The white city of Peru, Arequipa. Its attractions, population, history and the Sumbay caves

By Renato Romero

Arequipa, the white city - My Peru Guide


Since I was a child, I learnt that my city, Arequipa, was also known as the white city, “La ciudad blanca.” Locals were always proud to say that they were born in the white city, at the slops of 3 volcanoes, where El Misti volcano plays an important role in their lives.  In Arequipa it is common to hear that their bad temper is caused by “la nevada” meaning that local’s bad mood was caused by the snow at the top of El Misti volcano (if the volcano has snow, then any bad temper can be attributed to El Misti.)

Among the many story-tails I have heard about Arequipa, I always remember the explanation that locals used to give for the origin of the nickname, “La ciudad blanca”, the white city. People said that the name originated during the time that the Spanish kingdom ruled in Peru, and when many Spanish conquerors chose the city of Arequipa and surrounding areas to be a land where the majority of the population should be from European origins (mainly Spanish). The presence of this predominant population was still noticeable until the 1960s and 1970s. There is another theory stating that “La ciudad blanca” the appellative comes from the volcanic stone used to build downtown Arequipa and nearby cities which has a whitish color. Anyone in downtown Arequipa will understand why it is called the white city (travelers should have a cup of coffee, mate or a drink at one of the main square terraces to enjoy a view of the city).

When it comes to the meaning of the word Arequipa, there are also a couple of theories about its origins. As a young student, I learnt that the word Arequipa has its origins in the Quechua word “Are quepay” which means stay here. Local tradition states that “Are quepay” was used by king Inca Mayta Capac when he and his army arrived to Arequipa to conquer it, and from that moment on that phrase was used to name this land. Later on and when the Spaniards arrived to the area where the city of Arequipa is located, they asked for the name of the land, and when they were told “Are quepay”, they wrote it as Arequipa. Later on, I learnt that this area was highly populated by the Tiahuanaco people (around AD 800) who spoke Aimara, and that language continued to be spoken after the arrival of the Incas, who spoke a different language known as Quechua; therefore, the word Arequipa could originate from the Aimara word “Ari quipaya” which means behind the peak referencing El Misti volcano.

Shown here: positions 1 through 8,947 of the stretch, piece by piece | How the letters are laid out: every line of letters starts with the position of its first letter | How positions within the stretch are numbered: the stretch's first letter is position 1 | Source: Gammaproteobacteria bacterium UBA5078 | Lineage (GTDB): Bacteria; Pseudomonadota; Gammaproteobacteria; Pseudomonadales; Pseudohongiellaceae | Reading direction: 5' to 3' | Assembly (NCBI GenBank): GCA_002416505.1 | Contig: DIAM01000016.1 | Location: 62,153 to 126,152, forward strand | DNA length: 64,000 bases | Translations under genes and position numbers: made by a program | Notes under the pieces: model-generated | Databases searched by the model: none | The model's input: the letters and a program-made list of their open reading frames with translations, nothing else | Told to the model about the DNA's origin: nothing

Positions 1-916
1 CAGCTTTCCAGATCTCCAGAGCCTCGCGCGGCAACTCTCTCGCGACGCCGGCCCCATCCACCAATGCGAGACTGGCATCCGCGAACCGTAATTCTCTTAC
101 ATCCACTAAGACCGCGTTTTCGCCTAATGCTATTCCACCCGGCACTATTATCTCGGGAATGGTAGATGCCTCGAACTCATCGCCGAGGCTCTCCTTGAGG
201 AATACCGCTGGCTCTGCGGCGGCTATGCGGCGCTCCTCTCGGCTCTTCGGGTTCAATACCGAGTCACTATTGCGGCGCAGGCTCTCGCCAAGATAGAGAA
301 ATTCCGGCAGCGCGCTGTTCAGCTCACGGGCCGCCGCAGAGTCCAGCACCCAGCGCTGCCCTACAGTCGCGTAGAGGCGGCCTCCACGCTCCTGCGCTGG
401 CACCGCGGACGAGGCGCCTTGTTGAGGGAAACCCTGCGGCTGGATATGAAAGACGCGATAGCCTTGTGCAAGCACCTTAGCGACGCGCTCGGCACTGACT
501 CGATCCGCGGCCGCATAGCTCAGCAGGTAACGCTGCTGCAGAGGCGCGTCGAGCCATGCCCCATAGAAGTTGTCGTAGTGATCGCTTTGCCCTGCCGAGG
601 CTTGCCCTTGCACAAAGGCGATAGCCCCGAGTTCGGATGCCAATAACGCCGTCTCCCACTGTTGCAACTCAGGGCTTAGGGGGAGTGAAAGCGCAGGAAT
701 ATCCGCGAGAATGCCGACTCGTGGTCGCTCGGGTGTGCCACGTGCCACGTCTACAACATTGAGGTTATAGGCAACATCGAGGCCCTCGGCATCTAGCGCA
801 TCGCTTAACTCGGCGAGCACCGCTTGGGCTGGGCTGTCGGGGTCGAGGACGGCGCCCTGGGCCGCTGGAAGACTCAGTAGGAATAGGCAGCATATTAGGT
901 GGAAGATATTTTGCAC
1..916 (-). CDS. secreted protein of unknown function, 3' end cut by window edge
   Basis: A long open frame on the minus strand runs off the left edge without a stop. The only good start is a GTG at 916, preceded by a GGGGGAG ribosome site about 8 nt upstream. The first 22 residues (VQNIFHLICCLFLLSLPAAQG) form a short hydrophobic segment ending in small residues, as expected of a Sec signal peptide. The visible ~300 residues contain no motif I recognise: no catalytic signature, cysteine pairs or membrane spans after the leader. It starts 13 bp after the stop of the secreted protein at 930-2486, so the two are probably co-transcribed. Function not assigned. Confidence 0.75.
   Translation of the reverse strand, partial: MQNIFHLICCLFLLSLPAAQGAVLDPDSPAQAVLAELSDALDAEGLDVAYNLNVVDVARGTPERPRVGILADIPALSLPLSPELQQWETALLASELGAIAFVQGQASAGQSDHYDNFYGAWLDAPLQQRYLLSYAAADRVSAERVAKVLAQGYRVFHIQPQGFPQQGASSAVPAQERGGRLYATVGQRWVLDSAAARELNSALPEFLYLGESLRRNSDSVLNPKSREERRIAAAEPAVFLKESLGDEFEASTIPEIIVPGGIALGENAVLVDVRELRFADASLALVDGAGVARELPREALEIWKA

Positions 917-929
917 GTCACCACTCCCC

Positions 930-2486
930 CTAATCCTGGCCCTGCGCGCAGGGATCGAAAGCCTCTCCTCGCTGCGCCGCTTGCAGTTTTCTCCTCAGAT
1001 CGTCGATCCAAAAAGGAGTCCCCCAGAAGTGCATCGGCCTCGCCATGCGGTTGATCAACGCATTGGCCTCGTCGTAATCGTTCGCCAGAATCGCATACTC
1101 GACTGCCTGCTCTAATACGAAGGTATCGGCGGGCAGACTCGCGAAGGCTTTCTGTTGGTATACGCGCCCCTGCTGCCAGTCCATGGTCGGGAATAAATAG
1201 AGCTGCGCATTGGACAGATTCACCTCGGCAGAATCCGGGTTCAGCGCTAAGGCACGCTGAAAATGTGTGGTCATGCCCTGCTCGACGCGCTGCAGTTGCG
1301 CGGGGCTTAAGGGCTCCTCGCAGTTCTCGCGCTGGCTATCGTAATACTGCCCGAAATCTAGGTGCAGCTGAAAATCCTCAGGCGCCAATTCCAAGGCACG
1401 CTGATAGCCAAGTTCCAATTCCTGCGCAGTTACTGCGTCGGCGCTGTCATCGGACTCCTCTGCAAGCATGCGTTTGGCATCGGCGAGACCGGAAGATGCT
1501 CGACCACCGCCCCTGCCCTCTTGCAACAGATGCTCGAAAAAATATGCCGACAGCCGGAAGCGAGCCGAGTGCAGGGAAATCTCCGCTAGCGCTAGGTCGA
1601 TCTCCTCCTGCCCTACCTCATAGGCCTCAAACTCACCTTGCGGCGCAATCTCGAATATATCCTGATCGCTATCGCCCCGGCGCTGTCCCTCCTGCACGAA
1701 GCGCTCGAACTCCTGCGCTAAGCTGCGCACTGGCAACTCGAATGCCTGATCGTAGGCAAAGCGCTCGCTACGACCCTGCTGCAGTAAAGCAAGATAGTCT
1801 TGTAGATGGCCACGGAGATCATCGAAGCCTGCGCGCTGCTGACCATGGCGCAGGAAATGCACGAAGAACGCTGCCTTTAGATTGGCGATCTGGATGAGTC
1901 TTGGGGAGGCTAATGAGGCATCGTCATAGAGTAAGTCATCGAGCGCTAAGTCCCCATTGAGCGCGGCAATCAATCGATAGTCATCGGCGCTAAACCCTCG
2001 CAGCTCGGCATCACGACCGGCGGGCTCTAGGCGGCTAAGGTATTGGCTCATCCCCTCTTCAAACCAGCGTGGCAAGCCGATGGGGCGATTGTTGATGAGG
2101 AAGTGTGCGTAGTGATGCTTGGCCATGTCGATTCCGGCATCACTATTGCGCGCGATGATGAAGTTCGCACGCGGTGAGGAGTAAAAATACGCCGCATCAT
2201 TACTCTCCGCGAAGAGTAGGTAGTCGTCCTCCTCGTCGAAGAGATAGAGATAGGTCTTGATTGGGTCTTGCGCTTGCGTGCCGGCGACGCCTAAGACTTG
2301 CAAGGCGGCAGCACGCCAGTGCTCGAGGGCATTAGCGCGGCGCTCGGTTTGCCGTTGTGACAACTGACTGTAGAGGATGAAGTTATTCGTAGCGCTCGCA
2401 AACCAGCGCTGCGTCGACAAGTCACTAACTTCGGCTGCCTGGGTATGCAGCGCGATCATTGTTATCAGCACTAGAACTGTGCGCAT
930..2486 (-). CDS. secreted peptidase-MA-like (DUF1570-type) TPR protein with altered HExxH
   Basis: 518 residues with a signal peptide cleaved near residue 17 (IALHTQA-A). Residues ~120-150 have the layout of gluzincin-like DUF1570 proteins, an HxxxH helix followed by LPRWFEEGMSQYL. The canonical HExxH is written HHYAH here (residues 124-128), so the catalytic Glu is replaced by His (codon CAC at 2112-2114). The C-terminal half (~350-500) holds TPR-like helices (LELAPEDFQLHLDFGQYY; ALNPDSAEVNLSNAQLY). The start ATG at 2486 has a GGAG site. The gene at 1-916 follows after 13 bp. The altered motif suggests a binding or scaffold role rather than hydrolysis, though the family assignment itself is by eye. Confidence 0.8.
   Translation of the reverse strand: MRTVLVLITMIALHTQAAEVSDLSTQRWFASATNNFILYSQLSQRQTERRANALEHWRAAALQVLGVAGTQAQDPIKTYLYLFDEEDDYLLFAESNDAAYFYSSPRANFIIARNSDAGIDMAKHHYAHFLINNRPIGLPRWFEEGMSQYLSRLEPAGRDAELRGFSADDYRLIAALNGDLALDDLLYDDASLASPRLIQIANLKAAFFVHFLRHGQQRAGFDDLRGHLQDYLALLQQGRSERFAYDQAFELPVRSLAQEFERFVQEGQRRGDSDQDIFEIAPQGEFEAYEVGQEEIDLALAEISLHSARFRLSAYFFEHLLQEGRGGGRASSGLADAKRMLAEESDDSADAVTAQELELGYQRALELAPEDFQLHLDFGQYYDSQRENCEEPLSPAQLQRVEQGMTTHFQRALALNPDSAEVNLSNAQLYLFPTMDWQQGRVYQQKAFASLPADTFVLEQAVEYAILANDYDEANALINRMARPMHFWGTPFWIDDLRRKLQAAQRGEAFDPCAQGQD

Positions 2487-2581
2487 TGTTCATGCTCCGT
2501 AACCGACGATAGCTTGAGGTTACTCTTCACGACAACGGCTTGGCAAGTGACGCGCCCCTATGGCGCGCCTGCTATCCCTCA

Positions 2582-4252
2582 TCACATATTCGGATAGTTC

Arequipa’s population and history

In my city, I also learnt that people has populated this interesting land for thousands of years, and these people have left behind a rich historical trail full of history and knowledge which can be shared with the rest of world. The population of Arequipa has changed along the time, and we know that it started around 8000 years ago (1) with nomad hunters and gatherers who inhabited the Sumbay area as shown in the paintings left at the Sumbay Caves.

As time progressed and agriculture arrived to the area, Arequipa’s population started to settle in specific locations between the coast of the Pacific Ocean and the high Andean mountains. Many of these locations have been ruled by several ancient civilizations such as the Wari, Tiahuanaco, and Incas, until the arrival of the Spanish conquerors and then the republic. There are several ancient attractions where the remains of ancient civilizations can be visited. Also, many small towns in Arequipa are still practicing agriculture in Andean terraces built by their ancestors. These terraces were built even before the arrival of king Inca Mayta Capac Incas around the late 1200s.

Nowadays, Arequipa’s population is varied and there are many towns where ancient customs are practiced. For instance, there are towns located deep in the Colca and Cotahuasi Canyons where locals practice ancient customs. A proof of this is that each town in the Andes has an important celebration where locals get together to celebrate and practices their unique customs (food, clothes, dances, music, etc).


The main attractions of Arequipa City

  • Santa Catalina Monastery: Colonial monastery built in 1579 where cloister nuns lived until 1960 without leaving the citadel. This is the most popular attraction in downtown Arequipa.
  • La Casa del Moral: The building was built in 1730 and it is currently a small museum where travelers can observe several pieces of ancient art. This attraction is one of the hidden gems of Arequipa.
  • Cathedral: The first building was built in 1544, but the current building was completed 300 years later. The Cathedral and museum are a popular attraction.
  • La Compañía de Jesús and cloisters: It construction started in 1590 and it ended in 1699. It is a popular attraction among travelers who are interested in history, art, and religion.
  • Andean Sanctuary Museum: This small museum has an interesting collection of Inca and pre-Inca remains as well as the mommies of Inca princesses. This is not a popular attraction even though it is full of history and information.
  • Chilina Valley: The district of Arequipa includes a portion of the Chilina valley. This is an important attraction since the Chili river provides natural life to a narrow strip of farms and trees where locals practice different adventure sports such as mountain biking, hiking, zip-lining, and rafting.
  • San Lazaro: This is a traditional town where travelers can get the feeling of living in the old times with narrow streets and several colonial structures. This is not a popular attraction even though it is a great place for a walk and enjoy a meal or a drink.



1.  Los primeros pobladores de Arequipa

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